The treatment of patients in the spinal anesthesia group was as follows: A preload of modified Ringer's lactate (< 750 ml) was given. All patients received 1.8 ml hyperbaric bupivacaine, 0.5%, with 10 μg fentanyl, administered at the L3–L4 interspace in the absence of uterine contractions. After 20 s in the sitting position, patients were positioned supine, with 20° of left lateral tilt, to minimize aortocaval compression. Block height was assessed using cold sensitivity to ethyl chloride spray. All mothers received 40% oxygen by facemask. Oxytocin therapy after delivery was as for the general anesthesia group. Heart rate and blood pressure were measured before induction of spinal anesthesia in the same manner as in the general anesthesia group, at 1-min intervals after induction for the next 10 min, and thereafter every 5 min until arrival in the recovery room. Hypotension in either group, defined as a decrease in systolic blood pressure of more than 25% below the preinduction value, was treated with ephedrine (5-mg boluses) given every minute until blood pressure recovered to within 25% of the starting value. However, no ephedrine was given to patients with a mean arterial pressure greater than 100 mmHg. The total dose of ephedrine was recorded. Maternal arterial blood gas measurement was taken immediately postdelivery.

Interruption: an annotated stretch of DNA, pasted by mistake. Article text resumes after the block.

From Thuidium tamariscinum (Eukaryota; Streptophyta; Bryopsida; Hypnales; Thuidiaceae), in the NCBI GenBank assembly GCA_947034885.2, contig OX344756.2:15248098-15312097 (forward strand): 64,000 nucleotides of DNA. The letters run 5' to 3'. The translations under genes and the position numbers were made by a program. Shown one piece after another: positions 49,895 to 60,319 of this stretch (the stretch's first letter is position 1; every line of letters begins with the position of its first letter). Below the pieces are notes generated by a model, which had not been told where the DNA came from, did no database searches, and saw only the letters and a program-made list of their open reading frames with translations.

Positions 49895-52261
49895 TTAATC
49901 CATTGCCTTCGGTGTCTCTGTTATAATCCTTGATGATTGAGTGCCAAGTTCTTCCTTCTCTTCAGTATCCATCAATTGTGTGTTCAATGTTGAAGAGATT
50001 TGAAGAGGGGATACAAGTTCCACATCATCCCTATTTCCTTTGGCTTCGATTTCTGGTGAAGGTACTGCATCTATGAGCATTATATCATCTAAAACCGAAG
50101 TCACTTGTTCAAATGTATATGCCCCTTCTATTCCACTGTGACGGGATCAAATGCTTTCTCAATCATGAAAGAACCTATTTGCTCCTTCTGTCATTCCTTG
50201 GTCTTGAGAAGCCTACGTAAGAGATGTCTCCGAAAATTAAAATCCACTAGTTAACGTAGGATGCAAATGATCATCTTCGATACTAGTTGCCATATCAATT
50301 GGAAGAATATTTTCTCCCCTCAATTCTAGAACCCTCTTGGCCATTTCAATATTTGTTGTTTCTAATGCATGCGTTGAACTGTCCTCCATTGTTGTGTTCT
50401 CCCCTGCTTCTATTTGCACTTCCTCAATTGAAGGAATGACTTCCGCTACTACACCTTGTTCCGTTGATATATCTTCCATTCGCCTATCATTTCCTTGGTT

Further important time intervals were recorded:
time from arrival in the operating room until induction of anesthesia
induction to skin incision time
induction to uterine incision time
uterine incision to delivery time
All maternal medication received in the 24 h before anesthesia was carefully noted. Severity of disease (as assessed by the degree of hypertension and the requirement for vasodilator and/or seizure prophylaxis therapy, and degree of proteinuria) and presence or absence of labor were also recorded. In some patients, antenatal fetal assessment was performed (umbilical artery Doppler and amniotic fluid index) at the discretion of the attending obstetrician. Resistance index was calculated from Doppler measures of umbilical arteries using peak systolic velocity (S) and end-diastolic velocity (D) (resistance index = S − D/S). Amniotic fluid index is the sum total of the deepest vertical pool of amniotic fluid in four quadrants (normal range, 5–25 cm). Where available, these data were recorded. Intraoperative maternal blood loss was estimated from suction bottle measurement and weighing of swabs.
Neonatal outcome was assessed by a pediatrician dedicated to the study and blinded to the method of anesthesia. Assessment criteria were as follows:
At birth: Neonatal weight, sex, gestational age (Ballard score), 1- and 5-min Apgar scores, arterial cord blood gas, and degree of resuscitation (facemask ventilation, intubation and ventilation, cardiopulmonary resuscitation) were recorded.